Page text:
Wednesday, February 11, 2009

Obama warns of 'perfect storm of financial problems': USA Today

February 11, 2009

Obama warns of 'perfect storm of financial problems'

07:02 AM


Good morning.


Negotiators from the Obama administration and Congress resume negotiations today to resolve the differences between the economic stimulus plans approved by the House and Senate. The goal is to have a final, House- and Senate-approved plan on the president's desk within the next few days. It's likely, Senate Finance Chairman Max Baucus, D-Mont., said yesterday, that the package will end up costing about $800 billion.


President Obama will make another pitch for the stimulus plan today when he visits a construction site in Springfield, Va.. Vice President Biden will talk about it in Pennsylvania.


As for the stories making headlines, they include:


• ABC News' Nightline -- Obama warns of "perfect storm": "On the same day his Treasury secretary detailed a $2 trillion plan to stabilize the U.S. banking systems and the Senate narrowly passed an $838 billion economic stimulus bill, President Barack Obama said, 'we are in a perfect storm of financial problems.' ... Obama said it's important to recognize that 'there is no easy out' when it comes to the current economic crisis. 'Wall Street, I think, is hoping for an easy out on this thing, and there is no easy out,' Obama told Nightline co-anchor Terry Moran in an exclusive interview in Fort Myers, Fla. 'I think that you have two choices in this situation: you can prolong the agony and shareholders will be happy until they're not happy, and that could be a year from now or two years from now or in the case of Japan, eight years later. Or you can just go ahead and acknowledge that yeah, there's, there's a lot of work that has to be done to put these banks back on a firmer footing.' "


• USA TODAY -- Bailout plan gets "thumbs down" from markets: "Wall Street gave the government's long-awaited plan to rescue the financial system a resounding thumbs down Tuesday, providing another sign of the mounting frustration over the financial crisis. Calling the plan from Treasury Secretary Timothy Geithner short on details, traders and investors slammed the Dow Jones industrials down 382 points, or 4.6%, to 7889, its biggest loss since December."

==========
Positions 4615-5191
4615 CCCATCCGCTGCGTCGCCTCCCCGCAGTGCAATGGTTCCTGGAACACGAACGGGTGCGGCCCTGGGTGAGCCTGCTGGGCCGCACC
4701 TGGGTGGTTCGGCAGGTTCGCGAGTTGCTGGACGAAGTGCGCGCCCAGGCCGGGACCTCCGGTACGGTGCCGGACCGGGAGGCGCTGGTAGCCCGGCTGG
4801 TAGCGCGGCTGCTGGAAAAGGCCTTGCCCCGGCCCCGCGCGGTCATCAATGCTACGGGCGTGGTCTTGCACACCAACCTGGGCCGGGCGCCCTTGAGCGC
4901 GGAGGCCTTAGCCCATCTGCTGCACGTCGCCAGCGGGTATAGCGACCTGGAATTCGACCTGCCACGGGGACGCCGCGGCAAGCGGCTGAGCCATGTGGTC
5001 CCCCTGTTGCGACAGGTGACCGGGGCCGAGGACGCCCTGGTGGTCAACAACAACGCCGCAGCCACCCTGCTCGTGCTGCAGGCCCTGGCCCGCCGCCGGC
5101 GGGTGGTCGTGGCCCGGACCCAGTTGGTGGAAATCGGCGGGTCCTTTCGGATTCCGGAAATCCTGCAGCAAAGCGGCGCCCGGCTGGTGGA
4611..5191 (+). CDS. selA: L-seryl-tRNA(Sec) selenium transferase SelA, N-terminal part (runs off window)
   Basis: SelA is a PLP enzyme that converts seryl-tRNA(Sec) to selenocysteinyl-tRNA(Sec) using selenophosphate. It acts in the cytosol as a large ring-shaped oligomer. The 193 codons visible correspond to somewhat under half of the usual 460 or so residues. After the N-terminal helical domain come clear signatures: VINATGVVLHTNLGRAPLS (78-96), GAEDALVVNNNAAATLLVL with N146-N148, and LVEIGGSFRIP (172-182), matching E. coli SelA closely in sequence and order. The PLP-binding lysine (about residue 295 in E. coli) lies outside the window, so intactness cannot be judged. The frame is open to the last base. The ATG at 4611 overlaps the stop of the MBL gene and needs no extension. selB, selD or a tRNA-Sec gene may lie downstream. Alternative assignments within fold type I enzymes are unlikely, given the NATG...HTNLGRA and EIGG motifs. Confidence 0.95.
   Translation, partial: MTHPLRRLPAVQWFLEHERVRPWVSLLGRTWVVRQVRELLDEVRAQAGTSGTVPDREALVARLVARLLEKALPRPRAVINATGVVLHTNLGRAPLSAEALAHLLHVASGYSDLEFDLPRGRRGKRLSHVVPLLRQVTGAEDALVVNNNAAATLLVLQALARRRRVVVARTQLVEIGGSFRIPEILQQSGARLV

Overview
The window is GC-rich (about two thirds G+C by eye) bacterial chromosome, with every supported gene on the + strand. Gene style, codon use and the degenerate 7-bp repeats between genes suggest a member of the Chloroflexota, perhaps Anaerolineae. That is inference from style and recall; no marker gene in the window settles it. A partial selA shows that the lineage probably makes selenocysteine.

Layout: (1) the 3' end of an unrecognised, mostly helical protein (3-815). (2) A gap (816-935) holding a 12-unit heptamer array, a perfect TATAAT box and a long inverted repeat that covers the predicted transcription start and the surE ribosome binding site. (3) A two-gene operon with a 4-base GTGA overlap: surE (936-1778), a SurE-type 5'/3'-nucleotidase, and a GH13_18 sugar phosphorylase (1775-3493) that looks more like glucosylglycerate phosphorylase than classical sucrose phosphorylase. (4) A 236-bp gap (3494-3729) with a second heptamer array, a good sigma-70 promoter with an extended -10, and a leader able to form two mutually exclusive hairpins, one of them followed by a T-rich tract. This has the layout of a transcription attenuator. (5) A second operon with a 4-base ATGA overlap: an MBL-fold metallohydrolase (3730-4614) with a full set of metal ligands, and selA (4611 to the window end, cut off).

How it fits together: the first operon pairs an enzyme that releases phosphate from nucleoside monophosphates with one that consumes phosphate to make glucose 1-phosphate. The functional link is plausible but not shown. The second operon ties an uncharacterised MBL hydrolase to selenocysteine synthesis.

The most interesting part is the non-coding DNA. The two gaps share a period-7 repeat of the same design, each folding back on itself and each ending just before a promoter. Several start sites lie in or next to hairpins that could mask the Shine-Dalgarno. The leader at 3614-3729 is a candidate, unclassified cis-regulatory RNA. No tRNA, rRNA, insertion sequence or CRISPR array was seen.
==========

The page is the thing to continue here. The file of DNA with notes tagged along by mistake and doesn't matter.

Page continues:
• The Wall Street Journal -- Administration looks to restore some funds to stimulus plan: "The White House is seeking to restore funding cut by the Senate for schools, health insurance and computerizing health records as the economic-stimulus plan headed into a final round of negotiations in Congress, with top lawmakers struggling to bring the price of the two-year package down to $800 billion."


• The Washington Post -- States hope for funds to be included in final bill: For many states, the differences between the House and Senate versions of the economic stimulus plan are enormous. "The House included $79 billion in direct aid to states, $40 billion more than the Senate, and governors are counting on that money to help balance budgets that are billions in the red. 'If the Senate version holds, there will be very deep cuts,' said Wisconsin Gov. Jim Doyle (D), who added that the cost to the state and its 5.3 million residents would be $600 million. 'We're going to see teachers and firefighters and police officers lose their jobs.' "


• Politico -- Pentagon nominee's confirmation stalls: "Former Raytheon lobbyist William Lynn's quest to become the next deputy defense secretary has hit another snag. The Senate was scheduled to vote on his nomination Tuesday, but the session came and went without any action. A spokesman for Senate Majority Leader Sen. Harry Reid, D-Nev., said senators are 'working on an agreement' to debate Lynn's nomination and vote to confirm him Wednesday. Asked if there were a hold on the nomination, Reid spokesman Stephen Krupin replied, 'Not on the Democratic side.' Two outspoken Republican critics of President Barack Obama's choice for the No. 2 Pentagon post also denied responsibility."


Education for Liberation!
Peter S.. Lopez aka: Peta


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